Just eight years ago, no one had ever heard of an “at reply.” People didn't use the term “hashtag” in everyday conversation and only tweeted when they were talking to their parakeet. In less than a decade, Twitter has exploded to engage more than 500 million users. With such massive success, churches can learn much from this company’s short history.
1. Master the pivot. The founders of Twitter never set out to make a microblogging/status update service. Initially, the company — named Odeo — focused on the almost-unheard-of practice of podcasting. After Apple decided to include many of Odeo’s features in iTunes, the Odeo team knew their days were numbered. Instead of calling it quits, they decided to dream and consider what other products their team of brilliant programmers and business people could produce.
Your church may be in a similar place, seeing the end of the road for one or more ministries on the horizon. If this sounds familiar, take heart! You do not need to shut down one ministry to start another; rather, use the resources from one to help the new ministry get off the ground. At some point, you likely will cease the waning ministry so you can, as the founders of Twitter did, put all your resources behind what works.
2. Test by invitation. When Twitter began, the only way to sign up for the service was by invitation. This meant that for awhile, the Twitter team could keep the community small and work out kinks before it was on display for the entire world to see.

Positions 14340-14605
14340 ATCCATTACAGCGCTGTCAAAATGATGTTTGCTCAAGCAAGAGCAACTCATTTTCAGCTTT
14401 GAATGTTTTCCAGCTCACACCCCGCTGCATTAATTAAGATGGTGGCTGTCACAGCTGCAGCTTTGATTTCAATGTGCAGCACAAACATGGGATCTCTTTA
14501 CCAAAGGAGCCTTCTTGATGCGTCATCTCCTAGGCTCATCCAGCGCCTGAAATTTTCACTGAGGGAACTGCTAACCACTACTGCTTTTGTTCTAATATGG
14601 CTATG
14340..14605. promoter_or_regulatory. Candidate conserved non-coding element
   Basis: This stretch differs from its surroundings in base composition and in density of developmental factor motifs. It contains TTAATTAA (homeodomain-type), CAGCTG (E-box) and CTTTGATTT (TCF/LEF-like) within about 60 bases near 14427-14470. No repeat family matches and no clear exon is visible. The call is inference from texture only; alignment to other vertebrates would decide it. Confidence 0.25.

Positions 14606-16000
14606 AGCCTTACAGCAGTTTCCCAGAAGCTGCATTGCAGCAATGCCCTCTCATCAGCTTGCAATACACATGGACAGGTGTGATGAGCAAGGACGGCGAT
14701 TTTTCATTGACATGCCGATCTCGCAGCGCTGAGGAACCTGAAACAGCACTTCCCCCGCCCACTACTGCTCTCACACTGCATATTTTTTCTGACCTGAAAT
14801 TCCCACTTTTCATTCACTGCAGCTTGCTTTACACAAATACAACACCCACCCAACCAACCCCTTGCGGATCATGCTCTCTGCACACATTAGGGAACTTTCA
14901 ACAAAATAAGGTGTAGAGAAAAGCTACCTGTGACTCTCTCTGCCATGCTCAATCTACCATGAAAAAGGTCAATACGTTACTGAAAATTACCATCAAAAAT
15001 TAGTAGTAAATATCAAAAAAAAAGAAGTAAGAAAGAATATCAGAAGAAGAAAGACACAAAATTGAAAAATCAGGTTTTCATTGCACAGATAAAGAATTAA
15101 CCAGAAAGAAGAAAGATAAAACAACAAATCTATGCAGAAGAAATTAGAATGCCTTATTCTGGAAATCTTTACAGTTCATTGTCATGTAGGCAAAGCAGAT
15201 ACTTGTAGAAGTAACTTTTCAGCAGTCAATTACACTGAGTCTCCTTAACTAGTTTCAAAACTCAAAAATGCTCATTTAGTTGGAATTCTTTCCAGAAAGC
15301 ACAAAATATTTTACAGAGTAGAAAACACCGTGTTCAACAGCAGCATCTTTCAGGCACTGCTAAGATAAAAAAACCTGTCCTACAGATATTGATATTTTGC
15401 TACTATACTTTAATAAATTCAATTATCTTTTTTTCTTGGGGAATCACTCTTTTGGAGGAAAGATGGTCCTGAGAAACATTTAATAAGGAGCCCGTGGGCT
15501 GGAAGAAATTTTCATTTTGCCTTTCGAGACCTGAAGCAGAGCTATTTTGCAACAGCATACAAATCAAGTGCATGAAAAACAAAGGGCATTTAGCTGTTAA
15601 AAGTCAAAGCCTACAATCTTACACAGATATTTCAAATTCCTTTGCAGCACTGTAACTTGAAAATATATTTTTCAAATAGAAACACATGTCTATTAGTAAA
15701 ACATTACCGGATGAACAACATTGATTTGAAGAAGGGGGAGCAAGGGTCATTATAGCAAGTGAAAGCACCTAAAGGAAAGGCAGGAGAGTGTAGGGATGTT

The lesson here is to test things before they happen. In the excitement of beginning something new, be sure to allow enough breathing room to think. If you have an upcoming project or change, invite several people who are good at giving constructive criticism to do a dry run with you. Make sure you trust their opinion and their ability to be discreet about any early fumbles.
3. Incorporate crowd-sourced innovations officially. For a long time, the Twitter team focused almost entirely on keeping the servers from crashing, which put incorporating new features on the back burner. However, users of the service began to add their own features by adding little characters like “@” and “#.” After the Twitter team dealt with server issues, they decided to incorporate officially what users had developed into the app.
Your church may have developed patterns that make sense to the regulars, but can be confusing for visitors. The key is paying attention to the way people use your service and communicating it to everyone. For example, does the pastor stand at the rear doors to greet everyone after the service? Simply saying, “After the service, I’ll be at the back door to say ‘good morning’ to everyone” can direct those who are not regulars.
Often as cities expand, churches find local businesses who allow worshippers to park in their vacant lots on Sundays. Incorporating this sort of crowd-sourced solution could be as easy as putting up a sign that indicates people attending your services are welcome to park in these lots.
As Twitter’s massive user and usage numbers indicate, all this work produced an incredible product that you and your church should learn from and use. We have several articles to help you get started. From “Your Questions about Twitter Answered” to using hashtags, check out the social-media section for all your needs.